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something for all

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something for all - Sat Oct 01, 2011, 09:45 AM
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yahooza1's Avatar
Since: Mar 2011
Posts: 141
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hey all,

a little birdy flew by my window the last day and dropped off something that could be very useful if reviewed and worked upon. thought i would share so happy reading!

"Without specific thoughts about what you think you need advice on, all I can really offer is general advice.
Here would be 10 things I think I have learned in poker.

Keep in mind, this list is not a panacea for poker, and it will not necessarily guide you to extreme wins in all cases. But if you think HARD about them in light of the poker experiences you have had, you may find they help you out.

(These are not in any particular order of importance)

1) The true goal of poker is NOT "winning the pot". The true goal of poker is making the best DECISION in terms of your greatest expected value.
(distilled by me from many sources)

This may seem counter-intuitive, but let me explain:

If winning the pot is the true goal of poker, then if I gave you a magic formula that will make it possible to NEVER be out of a pot you might have won, you'd be a fool not to abide by that formula, right?

Well this "magic formula" for never losing ANY pot you might have won does exist, and it is very simple: Never Fold.

Obviously, if you never folded you will also LOSE the maximum number of pots you could lose as well, and those losses would almost certainly entirely wipe out any winnings. The only way this may not happen is if the entirety of your table were following the same "no fold" strategy.
(Note: This is the key difference between "kitchen table poker" for pennies amongst friends and family, and "real poker")

Luck will always be a factor in poker, and that is something you cannot control.
But your DECISIONS will also always play a factor in the amount you win or lose, and those ARE things you can control.

Spend your time concentrating on your DECISIONS in any game of poker you play, and not on the results; you will benefit from that in the long run.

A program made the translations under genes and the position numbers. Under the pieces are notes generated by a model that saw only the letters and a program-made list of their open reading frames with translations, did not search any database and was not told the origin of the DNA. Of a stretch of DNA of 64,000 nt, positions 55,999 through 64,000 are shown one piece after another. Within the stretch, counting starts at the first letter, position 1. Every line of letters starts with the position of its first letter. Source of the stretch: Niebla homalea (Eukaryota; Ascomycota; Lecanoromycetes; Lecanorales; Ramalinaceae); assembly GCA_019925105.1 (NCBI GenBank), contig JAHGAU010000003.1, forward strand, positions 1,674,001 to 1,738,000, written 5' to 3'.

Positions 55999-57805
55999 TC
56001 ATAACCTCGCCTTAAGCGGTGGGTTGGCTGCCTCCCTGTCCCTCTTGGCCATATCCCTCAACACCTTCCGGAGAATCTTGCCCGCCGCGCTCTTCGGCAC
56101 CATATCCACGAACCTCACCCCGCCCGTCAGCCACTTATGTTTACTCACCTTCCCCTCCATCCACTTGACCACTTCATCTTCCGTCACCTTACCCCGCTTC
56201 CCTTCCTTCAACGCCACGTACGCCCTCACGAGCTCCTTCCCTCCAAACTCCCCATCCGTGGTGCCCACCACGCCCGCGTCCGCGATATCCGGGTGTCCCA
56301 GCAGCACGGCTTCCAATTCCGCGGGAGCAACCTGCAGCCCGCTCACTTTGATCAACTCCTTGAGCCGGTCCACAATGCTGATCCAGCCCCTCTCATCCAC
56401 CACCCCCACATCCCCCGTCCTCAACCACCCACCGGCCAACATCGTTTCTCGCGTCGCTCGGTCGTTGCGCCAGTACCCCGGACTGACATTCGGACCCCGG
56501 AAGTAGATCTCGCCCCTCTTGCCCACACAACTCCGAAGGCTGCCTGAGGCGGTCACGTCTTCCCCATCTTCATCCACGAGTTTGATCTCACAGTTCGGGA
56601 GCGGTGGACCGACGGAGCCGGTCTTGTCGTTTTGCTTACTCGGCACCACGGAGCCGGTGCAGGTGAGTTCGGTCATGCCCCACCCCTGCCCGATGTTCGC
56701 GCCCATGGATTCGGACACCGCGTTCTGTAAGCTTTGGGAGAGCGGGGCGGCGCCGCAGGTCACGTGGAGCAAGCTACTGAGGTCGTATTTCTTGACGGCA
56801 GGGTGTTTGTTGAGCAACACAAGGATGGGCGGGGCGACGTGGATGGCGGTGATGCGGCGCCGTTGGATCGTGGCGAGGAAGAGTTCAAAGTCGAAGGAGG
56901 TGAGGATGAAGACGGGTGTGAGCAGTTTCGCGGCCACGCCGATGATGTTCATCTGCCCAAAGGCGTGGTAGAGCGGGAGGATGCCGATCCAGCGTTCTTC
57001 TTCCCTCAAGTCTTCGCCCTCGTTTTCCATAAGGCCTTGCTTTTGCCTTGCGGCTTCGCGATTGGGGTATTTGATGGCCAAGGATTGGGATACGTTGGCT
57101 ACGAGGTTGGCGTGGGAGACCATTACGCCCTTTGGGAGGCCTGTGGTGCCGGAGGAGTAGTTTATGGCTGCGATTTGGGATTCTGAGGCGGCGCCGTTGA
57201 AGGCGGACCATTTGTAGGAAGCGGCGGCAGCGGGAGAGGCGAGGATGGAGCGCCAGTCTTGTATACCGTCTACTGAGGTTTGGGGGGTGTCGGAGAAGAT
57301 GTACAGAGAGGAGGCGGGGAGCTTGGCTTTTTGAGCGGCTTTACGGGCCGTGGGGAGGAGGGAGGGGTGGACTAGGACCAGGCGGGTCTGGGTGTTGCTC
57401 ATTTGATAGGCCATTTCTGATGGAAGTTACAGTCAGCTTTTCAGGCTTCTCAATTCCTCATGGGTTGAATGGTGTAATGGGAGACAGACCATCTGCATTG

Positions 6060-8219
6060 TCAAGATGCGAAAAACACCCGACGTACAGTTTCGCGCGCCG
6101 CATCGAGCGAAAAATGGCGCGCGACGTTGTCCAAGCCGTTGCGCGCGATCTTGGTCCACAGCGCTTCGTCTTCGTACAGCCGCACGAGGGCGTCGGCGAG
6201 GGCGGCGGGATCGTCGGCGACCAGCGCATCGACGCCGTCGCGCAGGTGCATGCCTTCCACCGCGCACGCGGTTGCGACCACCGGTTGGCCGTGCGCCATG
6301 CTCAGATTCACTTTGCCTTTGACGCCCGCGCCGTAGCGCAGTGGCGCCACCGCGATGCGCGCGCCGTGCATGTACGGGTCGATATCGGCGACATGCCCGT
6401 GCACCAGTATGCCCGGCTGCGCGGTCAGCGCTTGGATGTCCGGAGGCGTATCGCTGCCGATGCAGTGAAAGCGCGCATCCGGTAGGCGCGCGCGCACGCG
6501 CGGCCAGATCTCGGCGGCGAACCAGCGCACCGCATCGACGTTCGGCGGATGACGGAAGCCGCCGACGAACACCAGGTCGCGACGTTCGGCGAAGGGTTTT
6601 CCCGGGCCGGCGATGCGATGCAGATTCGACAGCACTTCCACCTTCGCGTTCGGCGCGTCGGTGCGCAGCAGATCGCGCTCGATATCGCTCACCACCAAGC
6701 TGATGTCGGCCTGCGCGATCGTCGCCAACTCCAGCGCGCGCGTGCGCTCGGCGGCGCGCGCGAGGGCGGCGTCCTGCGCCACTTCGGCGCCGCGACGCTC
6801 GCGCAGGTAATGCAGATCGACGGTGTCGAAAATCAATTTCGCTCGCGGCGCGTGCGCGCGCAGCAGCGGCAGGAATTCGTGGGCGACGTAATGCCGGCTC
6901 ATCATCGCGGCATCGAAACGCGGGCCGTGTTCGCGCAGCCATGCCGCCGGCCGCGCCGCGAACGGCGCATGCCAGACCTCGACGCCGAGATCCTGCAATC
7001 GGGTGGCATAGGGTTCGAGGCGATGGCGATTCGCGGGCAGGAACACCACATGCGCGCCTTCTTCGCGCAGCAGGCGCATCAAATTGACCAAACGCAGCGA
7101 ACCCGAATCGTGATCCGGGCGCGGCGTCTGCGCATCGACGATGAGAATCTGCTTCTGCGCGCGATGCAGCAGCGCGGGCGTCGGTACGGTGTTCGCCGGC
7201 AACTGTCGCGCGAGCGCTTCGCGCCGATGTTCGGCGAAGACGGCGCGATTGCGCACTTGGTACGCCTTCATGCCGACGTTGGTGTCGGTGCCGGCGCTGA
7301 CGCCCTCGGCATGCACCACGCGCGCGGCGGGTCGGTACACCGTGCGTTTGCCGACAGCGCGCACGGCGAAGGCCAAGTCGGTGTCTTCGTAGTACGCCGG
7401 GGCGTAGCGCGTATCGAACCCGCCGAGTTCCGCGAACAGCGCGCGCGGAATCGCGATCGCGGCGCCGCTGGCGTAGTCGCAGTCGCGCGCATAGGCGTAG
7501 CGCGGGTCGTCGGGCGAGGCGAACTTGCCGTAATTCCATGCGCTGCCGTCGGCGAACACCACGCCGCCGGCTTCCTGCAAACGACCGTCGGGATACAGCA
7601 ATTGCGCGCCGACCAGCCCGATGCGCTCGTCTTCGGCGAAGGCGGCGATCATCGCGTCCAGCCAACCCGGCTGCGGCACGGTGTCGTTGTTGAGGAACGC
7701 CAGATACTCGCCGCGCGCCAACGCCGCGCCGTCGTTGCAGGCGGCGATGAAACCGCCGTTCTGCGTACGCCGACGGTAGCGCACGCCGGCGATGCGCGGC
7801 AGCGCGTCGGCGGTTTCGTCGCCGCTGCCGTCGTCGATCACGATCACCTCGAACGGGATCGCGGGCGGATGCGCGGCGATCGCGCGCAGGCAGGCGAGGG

2) Poker is a game of incomplete information. The more information you can draw on and use to form your decision(s), the better chance there is that your decision will be a good one for you. (distilled form many sources)

Start hand charts, and pot odds are very good things to learn and know, but when you play PL/NL games those things can sometimes go out the window completely when you are faced with a very large, or very troubling bet. There are a myriad of OTHER factors which might hold the potential for you to win a given hand, or avoid losing one.

The better you are able to "see" other informational bits beyond the purely mechanical ones, the better able you are to make your decision the best it could possibly be.


3) Money you do not LOSE is exactly equal to money you win. (From Mike Caro)

Think of yourself sitting by a fire on New Year's eve, while you are looking over your result book for the entire year.
You see you did pretty well, and have booked a decent profit, say around $10,000 at the $1/$2 NL level.

But as you dig further into the notes you've made on your sessions, you see that there is about $5,000 you lost through "mistakes" you did not need to make.
suddenly you do not feel as good.

"POOF" a Genie appears out of the fire, and says, "This is your lucky day, I am the poker Genie! I am here to grant you a choice. I will either grant you $5,000 in additional winnings, or I will ELIMINATE $5,000 of your losses."

Which do you choose?

It doesn't matter which, each choice has exactly the SAME effect on your end of year bank roll.

The point of this thought is simple: The amount you can possibly WIN is finate, as is the amount you can lose, but often the amount you could LOSE is far greater in the long term than what you might win. If you only spend time worrying about maximizing your ability to win money from your opponents, you may miss critical ways you can avoid LOSING money you have no need to lose. Both sides of the coin will make up the amount you will have to spend at the end of the year in terms of profit and loss.